A presentation by Raúl Ruíz at the UCLA Chicano Studies Research Center (CSRC)
WHEN: Wednesday, August 29, 2012
TIME: 4:00 p.m. to 6:00 p.m.
WHERE: CSRC Library, 144 Haines Hall, UCLA Campus
Please join the CSRC for a commemorative event in honor of the journalist, Ruben Salazar, slain 42 years ago at the Chicano Moratorium. The event will include a photo exhibit from the personal collection of Dr. Raúl Ruíz who will discuss his eyewitness account of that day's events. In addition, CSRC will launch its newest digital collection of the Los Angeles County Sheriff's Investigative Files into Mr. Salazar's homicide on the UCLA Digital Library server.
Dr. Raúl Ruíz is a professor of Chicano Studies at California State University, Northridge. As a journalist activist in the 1960s and 1970s, he documented the Chicano Movement’s seminal events and created many of its most iconic images. From the student walkouts to the anti-war marches, Dr. Ruíz used photography and advocacy journalism to bring attention to La Causa Chicana. His forthcoming book, Silver Dollar Death: The Murder of Ruben Salazar, asks the question: “Why did Ruben Salazar, an American newsman, husband and father have to die covering a domestic news story?”
To learn more about the UCLA Chicano Studies Research Center, visit its official website.
IN OTHER NEWS...
◙ Hector Tobar, writing for the Los Angeles Times, reviews Rubén Martínez’s new book, Desert America: Boom and Bust in the New Old West (Metropolitan Books), where he notes, in part: “Martínez treats all the people he writes about, and the places where they live, with the kind of profound respect all too rare among the legions of Western writers who have preceded him. The result is an emotional and intellectually astute portrait of communities long neglected and misunderstood by American literature.” You may read the entire review here, and you may revisit (or read for the first time) my recent La Bloga post where I ask Rubén Martínez a few questions about his new book.
When she sang, she'd sometimes lift her chin in a slow physical gesture, as if exposing both her dignity and wounds. At a microphone, she'd take her arms and raise them past her head, palms open, as though conjuring a ghost. Vargas might have laughed out loud if she was observing the memorial Monday night from the comforts of the Aztecs' underworld.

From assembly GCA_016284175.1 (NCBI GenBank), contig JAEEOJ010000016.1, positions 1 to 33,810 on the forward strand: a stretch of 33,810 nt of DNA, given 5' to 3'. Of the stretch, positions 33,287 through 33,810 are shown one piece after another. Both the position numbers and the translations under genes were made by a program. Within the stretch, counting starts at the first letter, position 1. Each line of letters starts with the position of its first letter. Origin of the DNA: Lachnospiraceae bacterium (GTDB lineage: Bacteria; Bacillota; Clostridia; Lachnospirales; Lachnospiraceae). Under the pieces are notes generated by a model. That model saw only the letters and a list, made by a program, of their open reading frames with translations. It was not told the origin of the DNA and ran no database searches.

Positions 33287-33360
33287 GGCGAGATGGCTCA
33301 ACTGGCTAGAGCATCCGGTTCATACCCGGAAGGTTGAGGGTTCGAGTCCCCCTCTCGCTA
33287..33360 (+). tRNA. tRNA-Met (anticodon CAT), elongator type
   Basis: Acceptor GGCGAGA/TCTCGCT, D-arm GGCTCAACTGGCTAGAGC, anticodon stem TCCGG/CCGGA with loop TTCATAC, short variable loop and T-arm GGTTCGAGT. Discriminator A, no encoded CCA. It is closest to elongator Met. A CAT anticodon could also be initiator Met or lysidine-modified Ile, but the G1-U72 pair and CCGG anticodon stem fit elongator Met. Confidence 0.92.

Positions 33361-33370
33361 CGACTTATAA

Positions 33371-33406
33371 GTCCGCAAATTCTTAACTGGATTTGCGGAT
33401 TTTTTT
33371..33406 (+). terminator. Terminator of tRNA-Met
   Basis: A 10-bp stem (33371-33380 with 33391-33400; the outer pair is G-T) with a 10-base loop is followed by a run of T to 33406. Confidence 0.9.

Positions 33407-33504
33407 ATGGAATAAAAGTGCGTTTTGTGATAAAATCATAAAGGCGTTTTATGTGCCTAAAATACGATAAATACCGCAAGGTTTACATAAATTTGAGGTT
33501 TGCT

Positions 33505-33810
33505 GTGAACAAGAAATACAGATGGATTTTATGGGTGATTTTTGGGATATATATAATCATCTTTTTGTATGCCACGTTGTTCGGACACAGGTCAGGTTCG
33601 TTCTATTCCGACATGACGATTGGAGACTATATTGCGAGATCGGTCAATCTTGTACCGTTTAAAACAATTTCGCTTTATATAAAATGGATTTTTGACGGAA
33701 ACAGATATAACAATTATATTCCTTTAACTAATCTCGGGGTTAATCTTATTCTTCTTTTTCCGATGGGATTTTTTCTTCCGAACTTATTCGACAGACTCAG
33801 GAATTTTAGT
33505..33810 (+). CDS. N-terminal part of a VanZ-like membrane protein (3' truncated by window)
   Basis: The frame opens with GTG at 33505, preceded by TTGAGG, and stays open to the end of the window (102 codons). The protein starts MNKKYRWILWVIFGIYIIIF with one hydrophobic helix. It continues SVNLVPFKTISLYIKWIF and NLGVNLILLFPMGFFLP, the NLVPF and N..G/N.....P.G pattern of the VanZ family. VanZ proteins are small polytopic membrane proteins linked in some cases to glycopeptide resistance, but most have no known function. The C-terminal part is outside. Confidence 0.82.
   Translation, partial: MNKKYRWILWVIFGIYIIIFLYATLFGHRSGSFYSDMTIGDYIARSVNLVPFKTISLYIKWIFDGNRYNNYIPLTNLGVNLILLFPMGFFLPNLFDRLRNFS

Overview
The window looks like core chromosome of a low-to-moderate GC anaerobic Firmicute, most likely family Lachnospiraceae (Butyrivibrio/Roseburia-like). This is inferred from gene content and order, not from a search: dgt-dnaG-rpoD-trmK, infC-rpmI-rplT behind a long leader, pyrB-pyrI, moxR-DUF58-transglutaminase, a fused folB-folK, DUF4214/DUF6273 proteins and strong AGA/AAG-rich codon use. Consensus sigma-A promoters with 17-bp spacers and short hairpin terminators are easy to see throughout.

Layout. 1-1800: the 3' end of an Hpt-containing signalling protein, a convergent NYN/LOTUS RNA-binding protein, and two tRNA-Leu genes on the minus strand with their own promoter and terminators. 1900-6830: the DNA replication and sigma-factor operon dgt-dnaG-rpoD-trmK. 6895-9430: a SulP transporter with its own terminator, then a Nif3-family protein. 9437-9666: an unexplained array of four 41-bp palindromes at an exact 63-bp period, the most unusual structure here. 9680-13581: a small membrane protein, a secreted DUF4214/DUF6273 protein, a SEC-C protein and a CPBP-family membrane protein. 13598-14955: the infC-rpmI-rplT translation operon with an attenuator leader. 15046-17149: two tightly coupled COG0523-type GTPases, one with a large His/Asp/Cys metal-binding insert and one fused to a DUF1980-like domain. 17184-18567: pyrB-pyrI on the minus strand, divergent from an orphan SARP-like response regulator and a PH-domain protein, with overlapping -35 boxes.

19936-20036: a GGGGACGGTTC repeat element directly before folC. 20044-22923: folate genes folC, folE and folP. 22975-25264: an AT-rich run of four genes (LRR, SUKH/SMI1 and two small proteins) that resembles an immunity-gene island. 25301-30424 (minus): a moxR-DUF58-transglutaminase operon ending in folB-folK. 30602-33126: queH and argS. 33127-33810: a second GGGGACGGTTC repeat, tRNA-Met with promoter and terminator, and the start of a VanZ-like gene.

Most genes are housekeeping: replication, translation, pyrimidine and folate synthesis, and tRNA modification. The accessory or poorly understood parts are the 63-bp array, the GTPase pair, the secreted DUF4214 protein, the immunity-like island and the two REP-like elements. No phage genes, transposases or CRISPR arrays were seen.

◙ And the noting of another passing of another remarkable woman, Gregg Barrios, writing for the San Antonio Current, offers an appreciation of iconic film critic, Judith Crist, who was one of a kind. Barrios observes, in part:
Crist was flexible and generous enough to change her mind about a film after initially giving a negative review or reviewing a genre film that wasn’t likely to play well in Middle America. After she panned 1967′s Casino Royale, the film’s screenwriter Woody Allen sent her his original script. She saw that it had been ripped to shreds and little remained of what he had written. She told him he was right. They became friends over the years, with Allen asking Crist to play a part in his film Stardust Memories. She initially didn’t review the Beatles’ A Hard Day’s Night since her TV audience wouldn’t consider a teen film. However, after her young son raved about it, Crist attended an afternoon showing and loved it. She told her editor she was leading her segment with a review of the Beatles film.
◙ And of course, if you’ve been reading our tributes here at La Bloga, you know that we have lost our own amazing woman of many talents, tatiana de la tierra. I will end on that note and leave you with tatiana's lovely smile.
|tatiana de la tierra|